Indirect Firm of the Year
1. CBRE GIP
2. StepStone Real Estate
3. Madison International Realty
Madison International Realty could well feel aggrieved by losing out in its bid for this honor to the indirect business of LA-based manager CBRE Global Investors, given both firms can point to a major transaction they shared in Spain – the joint acquisition of a portfolio of 6,458 homes in a deal valued at €870 million from Madrid-based manager Azora. But CBRE GIP stood alone in its capture of the first international real estate mandate of the world’s largest and currently most coveted institutional investor, Japan’s Government Pension Investment Fund. The platform, led by CEO and CIO Ian Gleeson, will be responsible for deploying the first equity for the $1.4 trillion investor. All parties remain quiet about the size of the mandate, although certain sources believe it could ultimately extend to as much as $6 billion. A contract as hefty as that is hard to compete with.
Alternatives Investor of the Year
1. Greystar Real Estate Partners
2. Brookfield Asset Management
3. Harrison Street Real Estate Capital
Greystar won this award essentially for capturing the equivalent of half the US student accommodation deal volume of 2017 in one deal. In June 2018, the firm purchased Education Realty Trust, one of the nation’s largest developers, owners and managers of student housing in a deal valued at $4.6 billion. For that, it captured 84 assets across 47 universities, catapulting the business into being the second largest owner of student accommodation in the country. Greystar is also the third-largest owner of student housing in the UK through its ownership of the Chapter portfolio, a London-based collection of assets. The firm originally invested in Chapter with Canada’s Public Sector Investment Board but recapitalized it last year by selling a 40 percent stake to German insurance giant Allianz in a deal valuing the portfolio at £1.5 billion ($1.93 billion; €1.71 billion).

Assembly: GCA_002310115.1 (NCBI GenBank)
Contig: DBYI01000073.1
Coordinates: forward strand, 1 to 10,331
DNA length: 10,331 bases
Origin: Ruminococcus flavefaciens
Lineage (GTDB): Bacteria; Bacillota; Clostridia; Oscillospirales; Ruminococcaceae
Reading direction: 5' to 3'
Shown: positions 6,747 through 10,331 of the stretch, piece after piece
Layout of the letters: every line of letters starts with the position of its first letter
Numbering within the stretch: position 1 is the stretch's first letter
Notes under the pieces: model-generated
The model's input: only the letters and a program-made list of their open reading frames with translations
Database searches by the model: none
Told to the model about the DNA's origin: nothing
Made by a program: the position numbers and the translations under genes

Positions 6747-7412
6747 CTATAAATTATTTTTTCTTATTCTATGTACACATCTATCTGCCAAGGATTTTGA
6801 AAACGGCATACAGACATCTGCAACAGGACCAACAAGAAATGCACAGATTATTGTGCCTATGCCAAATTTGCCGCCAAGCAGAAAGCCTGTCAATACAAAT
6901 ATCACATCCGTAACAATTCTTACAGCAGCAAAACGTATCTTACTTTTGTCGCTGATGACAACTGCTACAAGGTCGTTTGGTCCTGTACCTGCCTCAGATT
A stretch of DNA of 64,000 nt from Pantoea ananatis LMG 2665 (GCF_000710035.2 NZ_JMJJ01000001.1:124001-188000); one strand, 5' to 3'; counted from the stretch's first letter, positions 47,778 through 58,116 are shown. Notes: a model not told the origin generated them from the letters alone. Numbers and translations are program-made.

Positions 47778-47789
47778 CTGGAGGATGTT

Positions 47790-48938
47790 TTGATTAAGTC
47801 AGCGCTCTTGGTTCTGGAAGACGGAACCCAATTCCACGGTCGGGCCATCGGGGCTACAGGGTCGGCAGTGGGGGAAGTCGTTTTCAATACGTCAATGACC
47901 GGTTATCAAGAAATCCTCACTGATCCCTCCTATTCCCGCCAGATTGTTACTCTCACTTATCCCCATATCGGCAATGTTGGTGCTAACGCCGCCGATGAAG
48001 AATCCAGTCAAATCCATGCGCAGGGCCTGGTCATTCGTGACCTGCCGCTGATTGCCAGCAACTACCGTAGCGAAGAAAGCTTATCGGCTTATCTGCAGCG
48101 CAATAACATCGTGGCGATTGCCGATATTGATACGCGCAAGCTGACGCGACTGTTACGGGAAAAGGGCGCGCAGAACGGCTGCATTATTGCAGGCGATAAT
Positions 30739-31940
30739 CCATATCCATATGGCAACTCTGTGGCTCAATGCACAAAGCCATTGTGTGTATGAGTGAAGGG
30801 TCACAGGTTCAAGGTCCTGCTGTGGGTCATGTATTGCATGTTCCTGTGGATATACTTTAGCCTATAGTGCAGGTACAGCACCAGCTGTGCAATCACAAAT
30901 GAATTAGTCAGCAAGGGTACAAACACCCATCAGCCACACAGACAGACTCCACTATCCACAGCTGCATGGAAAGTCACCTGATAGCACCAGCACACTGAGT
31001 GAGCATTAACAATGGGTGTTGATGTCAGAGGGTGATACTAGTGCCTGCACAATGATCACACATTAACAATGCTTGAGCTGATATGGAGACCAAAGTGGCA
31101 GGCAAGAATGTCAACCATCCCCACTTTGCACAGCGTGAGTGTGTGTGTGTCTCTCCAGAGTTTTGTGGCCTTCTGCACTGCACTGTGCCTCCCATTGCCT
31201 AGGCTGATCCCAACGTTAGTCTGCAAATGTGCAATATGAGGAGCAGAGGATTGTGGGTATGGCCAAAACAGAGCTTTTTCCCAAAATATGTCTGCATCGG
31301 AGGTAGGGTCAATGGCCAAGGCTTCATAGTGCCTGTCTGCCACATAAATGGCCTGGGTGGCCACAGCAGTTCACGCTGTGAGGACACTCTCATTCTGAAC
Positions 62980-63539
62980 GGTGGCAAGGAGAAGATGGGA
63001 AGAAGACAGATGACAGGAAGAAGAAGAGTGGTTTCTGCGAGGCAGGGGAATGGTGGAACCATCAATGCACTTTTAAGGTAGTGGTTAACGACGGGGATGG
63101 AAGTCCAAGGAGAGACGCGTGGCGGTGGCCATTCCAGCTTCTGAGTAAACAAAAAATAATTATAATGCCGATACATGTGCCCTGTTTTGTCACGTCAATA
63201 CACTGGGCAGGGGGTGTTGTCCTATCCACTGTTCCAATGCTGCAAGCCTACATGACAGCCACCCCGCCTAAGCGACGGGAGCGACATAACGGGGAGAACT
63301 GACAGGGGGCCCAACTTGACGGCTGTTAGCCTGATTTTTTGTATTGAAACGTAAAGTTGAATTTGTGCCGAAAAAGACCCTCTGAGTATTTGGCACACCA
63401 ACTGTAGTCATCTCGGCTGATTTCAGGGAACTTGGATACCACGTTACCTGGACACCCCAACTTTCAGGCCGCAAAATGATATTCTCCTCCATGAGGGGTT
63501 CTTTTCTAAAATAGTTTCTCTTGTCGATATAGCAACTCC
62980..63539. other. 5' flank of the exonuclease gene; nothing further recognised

Office Investor of the Year
1. LaSalle Investment Management
2. Gaw Capital Partners
3. Jamestown Properties
It takes something special to outdo the firms behind the transformation and sale of Beijing’s PCP building, or the record-breaking single asset sale of New York’s Chelsea Market. Chicago-based LaSalle Investment Management did that, not via exits like those deals, but by being the purchaser in of one of London’s biggest ever single asset transactions, Plumtree Court; a £1.2 billion ($1.6 billion; €1.4 billion) deal. The 830,000-square-foot office, let to Goldman Sachs for its European headquarters for 25 years, was considered a rare opportunity to capture such a large, prime property in one of the world’s most competitive markets.